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Is My Mattress Mold And Dust Mite Resistant?

Oct 18, 2012

The lovely young woman came to our store and, after telling me she was looking for a memory foam mattress on sale, informed me that the place down the street she just left told her their foam was resistant to dust mites.


Another customer, a few years back, came into the discount mattress store where I worked and told the sad tale of losing their brand new latex organic mattress to mold, shocked because they were told latex mattresses are mold resistant.
In the wild and crazy world of mattress sales, mattress store throughout the country are obviously in business to make a sale. You need a new mattress, they have new mattresses; its a match made in heaven. However, some of the salespeople in these mattress stores can get a little overzealous with the facts. None are more maligned than how a memory foam mattress or organic latex mattress performs in the home with regard to mold and dust mites.
Before we begin, let's lay some groundwork so you are completely educated on the subject before this article is over.
From the pages of wikipedia, we read about the dust mite:
The house dust mite (sometimes referred to by allergists as HDM) is a cosmopolitan guest in human habitation. Dust mites feed on organic detritus such as flakes of shed human skin and flourish in the stable environment of dwellings. House dust mites are a common cause of asthma and allergic symptoms worldwide. The mite's gut contains potent digestive enzymes (notably proteases) that persist in their feces and are major inducers of allergic reactions such as wheezing. The mite's exoskeleton can also contribute to allergic reactions. The European house dust mite (Dermatophagoides pteronyssinus) and the American house dust mite (Dermatophagoides farinae) are two different species, but are not necessarily confined to Europe or North America; a third species Euroglyphus maynei also occurs widely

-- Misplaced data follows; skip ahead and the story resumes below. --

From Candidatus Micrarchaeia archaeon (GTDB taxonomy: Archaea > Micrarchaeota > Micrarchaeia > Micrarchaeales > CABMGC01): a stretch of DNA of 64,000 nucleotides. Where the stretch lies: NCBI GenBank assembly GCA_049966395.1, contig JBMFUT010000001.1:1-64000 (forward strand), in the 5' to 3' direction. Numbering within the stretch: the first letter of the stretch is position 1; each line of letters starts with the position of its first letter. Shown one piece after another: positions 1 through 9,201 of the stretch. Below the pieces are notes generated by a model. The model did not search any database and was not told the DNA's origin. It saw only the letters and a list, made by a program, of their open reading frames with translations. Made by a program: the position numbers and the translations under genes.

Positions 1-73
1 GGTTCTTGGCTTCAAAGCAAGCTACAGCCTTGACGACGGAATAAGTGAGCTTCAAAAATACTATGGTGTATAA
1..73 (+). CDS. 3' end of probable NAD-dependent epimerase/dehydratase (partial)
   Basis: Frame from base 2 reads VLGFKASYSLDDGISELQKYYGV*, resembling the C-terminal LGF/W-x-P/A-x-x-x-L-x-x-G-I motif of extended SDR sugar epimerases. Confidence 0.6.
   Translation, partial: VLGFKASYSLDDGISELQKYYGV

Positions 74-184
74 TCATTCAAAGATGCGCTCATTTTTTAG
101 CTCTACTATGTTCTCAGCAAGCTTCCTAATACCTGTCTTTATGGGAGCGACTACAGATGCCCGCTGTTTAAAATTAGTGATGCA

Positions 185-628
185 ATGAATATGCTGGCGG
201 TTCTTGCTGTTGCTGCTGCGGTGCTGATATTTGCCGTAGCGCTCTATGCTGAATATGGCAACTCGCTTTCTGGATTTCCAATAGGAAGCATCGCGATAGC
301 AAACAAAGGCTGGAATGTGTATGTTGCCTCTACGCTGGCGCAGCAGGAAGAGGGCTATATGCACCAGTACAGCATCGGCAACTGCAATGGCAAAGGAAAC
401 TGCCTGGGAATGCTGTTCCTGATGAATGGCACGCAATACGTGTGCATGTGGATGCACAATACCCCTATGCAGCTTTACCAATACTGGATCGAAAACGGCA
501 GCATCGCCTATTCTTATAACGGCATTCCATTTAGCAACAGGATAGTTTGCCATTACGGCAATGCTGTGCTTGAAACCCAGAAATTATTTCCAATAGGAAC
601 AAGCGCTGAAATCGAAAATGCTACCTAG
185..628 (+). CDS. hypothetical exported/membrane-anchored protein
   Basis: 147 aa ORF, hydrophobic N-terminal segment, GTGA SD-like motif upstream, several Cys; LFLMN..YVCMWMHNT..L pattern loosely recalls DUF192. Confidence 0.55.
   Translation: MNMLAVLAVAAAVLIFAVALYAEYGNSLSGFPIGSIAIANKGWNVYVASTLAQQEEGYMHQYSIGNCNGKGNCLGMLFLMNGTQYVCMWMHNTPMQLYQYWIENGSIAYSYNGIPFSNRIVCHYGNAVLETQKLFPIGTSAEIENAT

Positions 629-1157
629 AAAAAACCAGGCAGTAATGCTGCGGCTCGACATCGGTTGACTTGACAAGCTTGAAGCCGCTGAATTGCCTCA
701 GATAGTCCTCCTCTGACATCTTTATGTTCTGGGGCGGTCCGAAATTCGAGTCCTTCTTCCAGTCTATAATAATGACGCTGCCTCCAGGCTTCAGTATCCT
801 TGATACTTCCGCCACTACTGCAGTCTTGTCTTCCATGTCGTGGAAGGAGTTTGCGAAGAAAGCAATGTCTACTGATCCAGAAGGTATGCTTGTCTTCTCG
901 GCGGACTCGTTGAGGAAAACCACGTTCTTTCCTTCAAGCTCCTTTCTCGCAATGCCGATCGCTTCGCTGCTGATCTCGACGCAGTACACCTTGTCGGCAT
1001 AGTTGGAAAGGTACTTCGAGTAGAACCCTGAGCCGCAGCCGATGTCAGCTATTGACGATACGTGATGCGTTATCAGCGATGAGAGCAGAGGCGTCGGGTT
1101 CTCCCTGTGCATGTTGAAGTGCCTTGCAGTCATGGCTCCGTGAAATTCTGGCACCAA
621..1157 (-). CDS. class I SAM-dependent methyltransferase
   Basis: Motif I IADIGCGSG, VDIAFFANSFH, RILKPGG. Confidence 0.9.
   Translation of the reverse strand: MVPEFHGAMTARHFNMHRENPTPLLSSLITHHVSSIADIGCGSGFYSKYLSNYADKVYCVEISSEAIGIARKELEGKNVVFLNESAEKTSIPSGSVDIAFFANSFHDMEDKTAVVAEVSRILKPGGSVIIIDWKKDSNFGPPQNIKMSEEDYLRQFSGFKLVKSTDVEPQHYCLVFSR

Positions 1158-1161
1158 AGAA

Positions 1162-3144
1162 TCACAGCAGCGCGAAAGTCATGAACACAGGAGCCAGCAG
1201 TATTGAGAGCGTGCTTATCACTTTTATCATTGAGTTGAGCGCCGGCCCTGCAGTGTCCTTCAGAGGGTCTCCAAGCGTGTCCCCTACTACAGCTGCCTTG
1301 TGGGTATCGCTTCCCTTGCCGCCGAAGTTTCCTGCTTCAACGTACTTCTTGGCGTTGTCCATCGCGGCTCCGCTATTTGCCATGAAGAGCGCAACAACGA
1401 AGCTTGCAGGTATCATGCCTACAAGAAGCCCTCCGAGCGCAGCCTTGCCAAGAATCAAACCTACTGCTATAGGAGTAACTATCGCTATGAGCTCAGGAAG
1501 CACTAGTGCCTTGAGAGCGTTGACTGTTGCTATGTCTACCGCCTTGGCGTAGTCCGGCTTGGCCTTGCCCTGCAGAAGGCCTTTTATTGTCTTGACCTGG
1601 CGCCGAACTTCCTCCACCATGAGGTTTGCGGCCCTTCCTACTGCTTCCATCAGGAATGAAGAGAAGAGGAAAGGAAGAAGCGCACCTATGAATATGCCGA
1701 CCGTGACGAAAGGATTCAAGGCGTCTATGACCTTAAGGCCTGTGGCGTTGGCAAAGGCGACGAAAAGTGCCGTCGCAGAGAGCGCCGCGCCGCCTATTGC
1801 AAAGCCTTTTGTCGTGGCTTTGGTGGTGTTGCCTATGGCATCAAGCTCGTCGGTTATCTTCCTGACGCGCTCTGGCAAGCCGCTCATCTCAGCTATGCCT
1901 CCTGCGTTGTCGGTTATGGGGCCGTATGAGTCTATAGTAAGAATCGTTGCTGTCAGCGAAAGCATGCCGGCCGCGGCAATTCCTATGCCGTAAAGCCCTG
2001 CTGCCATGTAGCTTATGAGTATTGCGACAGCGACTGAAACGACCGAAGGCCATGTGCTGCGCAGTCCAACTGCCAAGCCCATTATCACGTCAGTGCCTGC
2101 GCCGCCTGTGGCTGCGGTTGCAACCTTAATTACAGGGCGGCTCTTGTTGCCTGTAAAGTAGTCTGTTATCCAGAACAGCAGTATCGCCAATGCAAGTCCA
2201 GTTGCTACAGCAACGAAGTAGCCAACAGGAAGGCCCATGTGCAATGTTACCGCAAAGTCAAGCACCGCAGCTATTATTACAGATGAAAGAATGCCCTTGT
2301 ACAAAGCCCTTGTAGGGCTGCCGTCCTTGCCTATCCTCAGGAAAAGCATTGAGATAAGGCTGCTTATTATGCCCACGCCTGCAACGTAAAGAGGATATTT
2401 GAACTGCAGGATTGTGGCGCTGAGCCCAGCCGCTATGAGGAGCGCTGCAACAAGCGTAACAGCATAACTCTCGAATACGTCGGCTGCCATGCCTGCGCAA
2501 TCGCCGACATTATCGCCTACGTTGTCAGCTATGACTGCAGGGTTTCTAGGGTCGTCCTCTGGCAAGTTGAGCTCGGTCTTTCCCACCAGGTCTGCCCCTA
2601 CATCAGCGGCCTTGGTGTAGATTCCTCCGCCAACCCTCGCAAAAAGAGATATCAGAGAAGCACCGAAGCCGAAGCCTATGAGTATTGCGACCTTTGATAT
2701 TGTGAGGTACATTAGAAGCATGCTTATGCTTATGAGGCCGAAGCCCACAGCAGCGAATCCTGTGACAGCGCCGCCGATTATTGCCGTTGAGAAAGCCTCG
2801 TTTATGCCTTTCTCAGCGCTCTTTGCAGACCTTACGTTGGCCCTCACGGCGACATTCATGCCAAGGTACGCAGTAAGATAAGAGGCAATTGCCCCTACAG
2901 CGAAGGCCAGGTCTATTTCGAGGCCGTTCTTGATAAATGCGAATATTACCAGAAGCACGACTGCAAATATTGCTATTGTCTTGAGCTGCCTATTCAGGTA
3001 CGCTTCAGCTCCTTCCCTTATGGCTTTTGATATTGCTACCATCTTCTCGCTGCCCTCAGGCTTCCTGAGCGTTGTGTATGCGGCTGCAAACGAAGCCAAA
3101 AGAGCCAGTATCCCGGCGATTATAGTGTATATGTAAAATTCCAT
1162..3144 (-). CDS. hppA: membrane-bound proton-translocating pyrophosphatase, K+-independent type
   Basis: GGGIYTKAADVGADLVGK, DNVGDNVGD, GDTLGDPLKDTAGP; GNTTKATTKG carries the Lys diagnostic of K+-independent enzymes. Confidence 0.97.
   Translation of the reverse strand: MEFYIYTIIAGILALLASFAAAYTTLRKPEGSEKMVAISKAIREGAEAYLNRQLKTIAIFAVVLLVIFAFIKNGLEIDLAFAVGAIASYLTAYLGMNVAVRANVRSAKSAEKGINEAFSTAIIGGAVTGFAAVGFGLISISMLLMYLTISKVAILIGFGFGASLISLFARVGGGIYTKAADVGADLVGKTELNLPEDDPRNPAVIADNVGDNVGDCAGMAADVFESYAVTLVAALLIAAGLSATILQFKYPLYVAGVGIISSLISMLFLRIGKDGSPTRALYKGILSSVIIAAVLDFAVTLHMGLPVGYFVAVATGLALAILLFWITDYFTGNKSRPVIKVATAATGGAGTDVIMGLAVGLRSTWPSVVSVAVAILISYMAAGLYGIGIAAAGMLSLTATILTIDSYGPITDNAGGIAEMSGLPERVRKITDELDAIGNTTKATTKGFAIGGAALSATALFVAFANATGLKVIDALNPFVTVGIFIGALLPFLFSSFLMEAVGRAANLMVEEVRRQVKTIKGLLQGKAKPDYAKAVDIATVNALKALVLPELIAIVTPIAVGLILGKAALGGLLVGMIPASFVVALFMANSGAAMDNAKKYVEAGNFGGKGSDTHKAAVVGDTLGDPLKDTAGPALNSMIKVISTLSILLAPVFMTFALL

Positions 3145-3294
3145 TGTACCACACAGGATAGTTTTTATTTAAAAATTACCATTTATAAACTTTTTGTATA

And our other subject, mold:

There are thousands of known species of molds which have diverse life-styles. They all require moisture for growth and there are some aquatic species. Like all fungi, molds derive energy not through photosynthesis but from the organic matter on which they live, utilising heterotrophy. Typically, molds secrete hydrolytic enzymes, from the hyphal tips. These enzymes degrade complex biopolymers such as starchcellulose and lignin into simpler substances which can be absorbed by the hyphae. In this way molds play a major role in causing decomposition of organic material, enabling the recycling of nutrients throughout ecosystems. Many molds also synthesise mycotoxins and siderophores which, together with lytic enzymes, inhibit the growth of competing microorganisms.

What do these two have in common that concerns us and our discussion? Both are opportunistic. In other words, through our actions, we create environments which allow and encourage both of these organisms to grow and proliferate.